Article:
• Gender Inclusivity Isn’t Liberal. It’s Biblical. by Kate Shellnut

Gender Inclusivity Isn’t Liberal. It’s Biblical. by Kate Shellnut

Gender Inclusivity Isn’t Liberal. It’s Biblical.


…The latest chatter centers around one of the newest: the Christian Standard Bible (CSB). This translation came out in March as an update to the Holman Christian Standard Bible (HCSB), which Southern Baptist-affiliated LifeWay Christian Resources introduced about 15 years ago.

A recent article in The Atlantic compared the CSB’s use of inclusive language over masculine nouns for mixed-gender groups to the changes made in the 2011 New International Version (NIV) and the controversial Today’s New International Version (TNIV) before that, which Southern Baptists famously railed against.

…Gender inclusivity is a polarizing term among American evangelicals, especially those eager to preserve the distinctions between male and female that they see taught in Scripture. Now, CSB supporters have defended the translation’s “gender accurate” revisions as a means of faithful translation, rather than a progressive agenda.

…In Bible translations, not all revisions to gender-specific language reflect theological shifts. Such changes have more to do with the approach to translation. In this case, the 21-person team behind the revisions in the CSB aimed for “optimal equivalence,” a balance between the readability of thought-for-thought translation and the accuracy of word-for-word translation among today’s modern readers.

“The CSB team believed there were certain cases where it is indeed more accurate to indicate that both men and women are in view,” said Trevin Wax, Holman Bibles’ director of Bible and reference publishing and a member of the CSB translation oversight committee. “Romans 3:28 is a great example. It is accurate to translate the text the way the HCSB did: ‘For we conclude that a man is justified by faith apart from works of law.’ But since Paul used a word that encompassed both men and women in its range of meaning, the CSB team believed it was more accurate to say that ‘a person is justified by faith’ and not narrow the scope of Paul’s reference.”

…“It should also be noted, furthermore, that the CSB has not gone very far in the direction of ‘gender accurate’ language,” according to Moo. “For instance, the CSB appears to continue to use he, his, and him in passages that are gender neutral—a decision that arguably preserves a masculine focus where it is not intended by the original authors of Scripture.”

…To see the inclusive wording within the actual text was profoundly meaningful for Reformed Christian blogger Rachael Starke, who discussed her impressions of the CSB in an April post entitled, “Women Are Not Footnotes in God’s Story.”

More, on other sites:

“A Trail of Translation Error: How Katharine Bushnell Challenged Distorted Bible Translations”  – CBE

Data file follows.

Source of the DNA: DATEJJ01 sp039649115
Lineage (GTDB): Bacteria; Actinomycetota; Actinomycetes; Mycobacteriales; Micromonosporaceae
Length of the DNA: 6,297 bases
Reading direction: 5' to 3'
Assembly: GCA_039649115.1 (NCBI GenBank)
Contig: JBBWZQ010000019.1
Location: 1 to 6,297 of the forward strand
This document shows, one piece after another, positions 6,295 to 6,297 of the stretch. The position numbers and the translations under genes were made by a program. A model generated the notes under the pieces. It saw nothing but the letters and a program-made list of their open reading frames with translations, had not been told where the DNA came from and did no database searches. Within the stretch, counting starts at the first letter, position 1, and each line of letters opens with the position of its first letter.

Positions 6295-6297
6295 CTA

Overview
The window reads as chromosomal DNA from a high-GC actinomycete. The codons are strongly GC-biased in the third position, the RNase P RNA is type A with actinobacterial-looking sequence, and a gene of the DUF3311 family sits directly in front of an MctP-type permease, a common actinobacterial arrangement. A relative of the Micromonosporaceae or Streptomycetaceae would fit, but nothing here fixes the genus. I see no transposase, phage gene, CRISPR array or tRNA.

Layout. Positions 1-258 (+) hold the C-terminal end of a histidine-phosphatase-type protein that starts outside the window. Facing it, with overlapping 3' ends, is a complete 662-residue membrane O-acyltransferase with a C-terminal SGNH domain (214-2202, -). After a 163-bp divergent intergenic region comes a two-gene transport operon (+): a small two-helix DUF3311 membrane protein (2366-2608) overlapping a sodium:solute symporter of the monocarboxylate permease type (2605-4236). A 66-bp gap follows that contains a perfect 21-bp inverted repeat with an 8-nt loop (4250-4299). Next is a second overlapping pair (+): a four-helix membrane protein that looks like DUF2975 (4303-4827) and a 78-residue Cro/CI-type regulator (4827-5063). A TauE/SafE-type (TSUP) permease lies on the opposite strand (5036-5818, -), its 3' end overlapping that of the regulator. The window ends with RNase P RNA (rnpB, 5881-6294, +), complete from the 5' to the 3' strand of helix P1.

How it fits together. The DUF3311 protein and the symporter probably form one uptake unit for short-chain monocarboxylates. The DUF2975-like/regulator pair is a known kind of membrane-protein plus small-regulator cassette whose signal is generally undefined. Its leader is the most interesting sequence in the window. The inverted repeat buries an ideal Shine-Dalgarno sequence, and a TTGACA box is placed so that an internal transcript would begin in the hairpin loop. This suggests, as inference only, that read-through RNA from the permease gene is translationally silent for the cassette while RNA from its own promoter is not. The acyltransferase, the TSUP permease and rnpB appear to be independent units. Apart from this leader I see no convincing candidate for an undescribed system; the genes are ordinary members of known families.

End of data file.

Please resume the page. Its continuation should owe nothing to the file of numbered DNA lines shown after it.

An Open Letter to the ESV Translation Committee

Women, Bible, Translations (Jesus Creed blog)

Will A Truly Honest Bible Translation for Women Ever Be Made? – CBE

Will A Truly Honest Bible Translation for Women Ever Be Made?: Part 2  – CBE


6 thoughts on “• Gender Inclusivity Isn’t Liberal. It’s Biblical. by Kate Shellnut

    • It’s always good to study from an interlinear and include historical context and how a 1st Century audience would understand certain words, ideas, etc. A First Century audience had no concept of gender equality and was very caste system with slaves even having their own caste within a caste. My favorite example of Jesus’ radical approach to Gods intention god mutuality is Luke 8. It’s simply a passage about activity and setting that speaks volumes.

    • @ Megs.

      I have asked you this 2 or 3 times on 2 or 3 threads here, and you never answer.

      If I don’t get an answer, I am most likely going to block you from posting here.

      Are you in any way affiliated with the Wartburg Whiners blog, or are you the guy who runs it/owns it posting here under another name?

      Do you support gender complementarianism?

      I’m not sure I am open to having someone from “Whiners” blog post here. I’m also not terribly open to having this turn into a “debate gender comp” type site.

    • “Kate has an interesting article; but it actually doesn’t appear to deal with the verses themselves.”

      This has been done to death on both sides.

      While, I don’t like the terminology such as gender inclusive, i was including brothers and sisters or human or people when I read scripture to my children when they were vert young. As they got older I explained why translations were a problem. That the pronouns and descriptors used should refectory the audience or person in context. That it had more to do with old views of women as subclass than anything and that translators are not immune. I am about as far from a liberal, lefty or snowflake as one can get. In fact, I have been clear that as women obtained power, they abuse it as much as men do. It’s just that men had thousands of years head start. 🙂

      If anyone can find me a very clear command (God is always clear about commands) in the OT that women are prohibited from teaching men, I would love to see it. If not, then it seems strange God is more limiting in the NT. Perhaps the real problem is understanding context, word choices, etc. after all, being saved in childbirth is a “work” of salvation. (Wink) So that can’t possibly be right. Paul was referring to the birth of Messiah since the temple of Artemis was in Ephesus and focused on dying in childbirth. So much for literal without context.

      So sure, lets talk scripture. I have done my homework for years. It only makes sense since as a woman and I should know why I would be in sin by sharing the good news with a man or teaching them.

      Bring on your proof texts.
      Eat your wheaties.

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